There’s no shortage of badass forms of racing these days, but one that has been around, at least in its modern form, since the early 1970s is Rally Racing. It’s actually one of my favorite forms of racing and is something I’ve dreamed of doing since I was a little boy. I’m talking about the small, ridiculously powerful, high flying, backcountry road dirt sliding Rally Racing. It is extremely popular in Europe but there are rally stages all over the world where drivers from every corner of the globe come to compete in the time trial style event.


Before 1979, most of the cars were rear wheel drive and they must have been a handful to keep under control on some of those fast gravel roads. But once the all wheel cars were legalized by the World Rally Championship, the cars got so much faster and that’s when the restrictions started to come into play. When you see some of the terrain these guys are hauling ass through it’s probably good that someone stepped in and started regulating, otherwise there would probably be a lot of dead racers. Some of these roads are just barely wider than the car and are completely lined with trees, or it’s the edge of a cliff, or maybe even some poor bastards tin woodshed that gets blasted by a Subaru WRX at 100mph.

PHOTO: Musclcarzone
PHOTO: Musclcarzone

How rallys usually work is there’s a race that’s separated in to a number of stages over the course of a predetermined distance, for example the Argentina Rally is scheduled April 21st-24th and is 1331,83 KM (827.56 miles) and is chopped into 18 stages. Each stage will be timed and the total lowest time at the end of the rally wins. The drivers start one at a time every 10-30 seconds, depending on the course. There is also a co-driver in the car that is responsible for the very detailed course notes and navigation that is required to do these narrow twisty dirt roads at such high speeds. Usually a couple days before the race the driver and co-driver will go out and drive the course at normal speeds to come up with the most detailed and accurate course notes possible. If You were to listen to the co-driver, he sounds like he is spitting out gibberish but when you learn a little bit about it you can see why it’s so important. I definitely don’t know all of it but I do know that if he says “ok you have a left hand 4 crest into right hand 1 slow” that basically means you have a left turn coming that should be taken at mid-high speed, then over a small jump then immediately into a sharp right hand turn that I would need to slow way down for.

It’s pretty self explanatory once you learn a few basic things. The number scale for these turns are usually rated from 1-6 with 6 being flat out full throttle and 1 being almost a 90 degree turn. This is referred to as the Jemba system and it’s the most commonly used. The Jemba pace notes are generated from a computer that sits in the back of the vehicle that is fitted with mutilate accelerators and other equipment to measure the forces being put on the car and where. This is awesome, they have all this information but the problem is, that machine records every little thing and if you tried to spout that much information off to a driver while he literal has your life in his hands, he would probably kill you. So once they have this information it is up to the co-driver on the reconnaissance runs to determine what notes are pertinent and what should be discarded.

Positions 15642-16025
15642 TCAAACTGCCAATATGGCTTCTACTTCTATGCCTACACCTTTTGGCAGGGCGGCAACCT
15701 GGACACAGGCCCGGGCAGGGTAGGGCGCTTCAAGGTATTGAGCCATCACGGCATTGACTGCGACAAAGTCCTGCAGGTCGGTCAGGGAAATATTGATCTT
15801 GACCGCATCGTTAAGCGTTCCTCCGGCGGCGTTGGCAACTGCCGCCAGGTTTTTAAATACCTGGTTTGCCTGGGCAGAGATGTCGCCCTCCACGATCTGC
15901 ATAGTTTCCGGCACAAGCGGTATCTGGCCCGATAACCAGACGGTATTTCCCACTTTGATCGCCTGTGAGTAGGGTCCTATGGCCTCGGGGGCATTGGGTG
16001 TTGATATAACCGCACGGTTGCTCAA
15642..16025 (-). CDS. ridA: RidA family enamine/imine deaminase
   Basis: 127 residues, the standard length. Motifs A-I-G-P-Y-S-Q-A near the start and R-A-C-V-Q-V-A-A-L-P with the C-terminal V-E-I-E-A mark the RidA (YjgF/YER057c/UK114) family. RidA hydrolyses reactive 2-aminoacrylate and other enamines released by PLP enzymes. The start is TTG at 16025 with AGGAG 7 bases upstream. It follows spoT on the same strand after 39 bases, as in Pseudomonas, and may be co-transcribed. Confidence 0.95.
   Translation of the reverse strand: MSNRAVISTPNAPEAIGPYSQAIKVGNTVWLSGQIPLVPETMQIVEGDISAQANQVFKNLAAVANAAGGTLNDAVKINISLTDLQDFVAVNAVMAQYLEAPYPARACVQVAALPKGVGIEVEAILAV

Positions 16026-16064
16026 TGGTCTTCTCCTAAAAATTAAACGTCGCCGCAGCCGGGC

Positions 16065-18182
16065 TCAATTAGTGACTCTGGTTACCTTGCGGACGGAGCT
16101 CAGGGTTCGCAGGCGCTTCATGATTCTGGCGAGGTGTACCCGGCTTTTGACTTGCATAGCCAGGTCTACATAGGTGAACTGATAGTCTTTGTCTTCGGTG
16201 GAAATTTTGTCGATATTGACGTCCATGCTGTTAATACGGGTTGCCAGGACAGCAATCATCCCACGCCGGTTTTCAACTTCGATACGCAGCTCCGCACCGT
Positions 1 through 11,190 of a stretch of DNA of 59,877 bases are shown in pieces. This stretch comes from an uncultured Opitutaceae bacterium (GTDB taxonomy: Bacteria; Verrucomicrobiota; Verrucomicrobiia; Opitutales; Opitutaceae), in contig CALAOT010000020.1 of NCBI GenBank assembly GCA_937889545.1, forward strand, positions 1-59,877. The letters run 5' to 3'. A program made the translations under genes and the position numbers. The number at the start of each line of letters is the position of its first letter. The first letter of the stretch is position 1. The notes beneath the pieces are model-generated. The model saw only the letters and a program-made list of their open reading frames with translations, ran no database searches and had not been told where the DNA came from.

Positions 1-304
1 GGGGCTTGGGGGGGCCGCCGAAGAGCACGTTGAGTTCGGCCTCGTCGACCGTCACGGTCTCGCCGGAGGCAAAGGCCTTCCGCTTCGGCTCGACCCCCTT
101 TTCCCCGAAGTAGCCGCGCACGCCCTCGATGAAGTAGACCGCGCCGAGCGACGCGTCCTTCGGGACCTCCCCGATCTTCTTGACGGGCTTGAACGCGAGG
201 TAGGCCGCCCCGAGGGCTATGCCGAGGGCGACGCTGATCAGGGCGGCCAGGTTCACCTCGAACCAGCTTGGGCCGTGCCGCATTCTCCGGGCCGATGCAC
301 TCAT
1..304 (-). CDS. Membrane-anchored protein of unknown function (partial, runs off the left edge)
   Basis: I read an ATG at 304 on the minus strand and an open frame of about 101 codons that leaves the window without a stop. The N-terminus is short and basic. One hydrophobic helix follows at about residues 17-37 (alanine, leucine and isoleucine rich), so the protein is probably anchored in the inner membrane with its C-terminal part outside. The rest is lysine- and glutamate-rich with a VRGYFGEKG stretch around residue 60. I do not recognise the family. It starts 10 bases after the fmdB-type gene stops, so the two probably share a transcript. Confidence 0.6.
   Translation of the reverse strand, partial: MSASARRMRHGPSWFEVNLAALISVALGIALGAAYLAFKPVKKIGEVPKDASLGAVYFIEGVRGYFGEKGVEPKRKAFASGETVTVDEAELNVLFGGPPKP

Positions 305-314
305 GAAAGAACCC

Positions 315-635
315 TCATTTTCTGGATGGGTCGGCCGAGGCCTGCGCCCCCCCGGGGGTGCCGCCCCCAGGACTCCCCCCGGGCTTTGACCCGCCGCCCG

Jari-Matti Latvala (FIN) / Miikka Anttila - Ford Focus RS WRC. Day two, 2008 Rally New Zealand
Jari-Matti Latvala (FIN) / Miikka Anttila – Ford Focus RS WRC. Day two, 2008 Rally New Zealand

Lastly, we have to give a shout-out to the fans of Rally Racing across the world. They have to be either the bravest or dumbest fans on the planet to do what some of these maniacs are doing at some of these races. Most races take place in remote foreign countries where it would be impossible to police the whole course, so on some stages you will see hundreds, if not thousands, of people lining the road waiting for the rally cars to come flying by at break neck speeds. Remember how I said the roads are usually very narrow too, and these fools are literally inches from a car flying by them fast enough that they wouldn’t even feel it if they got hit, it would just be game over lights out. They commonly line up at the big jumps, or technical turns because that’s where the most action happens. We can’t really blame them there because it sure brings some great videos from it. Truthfully if we were there, which hopefully one day we will, we would probably be doing all that we could to get those great shots as well but I don’t think we would take it quite as far.

So take a few minutes and watch some highlight reels of Rally Racing over the years. Sometimes you wanna cringe, others you wanna clap and yell bravo, and occasionally you’ll even get the holy shit I can’t believe he saved that. Enjoy


Here is one that has more of the older cars in it also.


This is the second part to this Rally video. To see the third go here.

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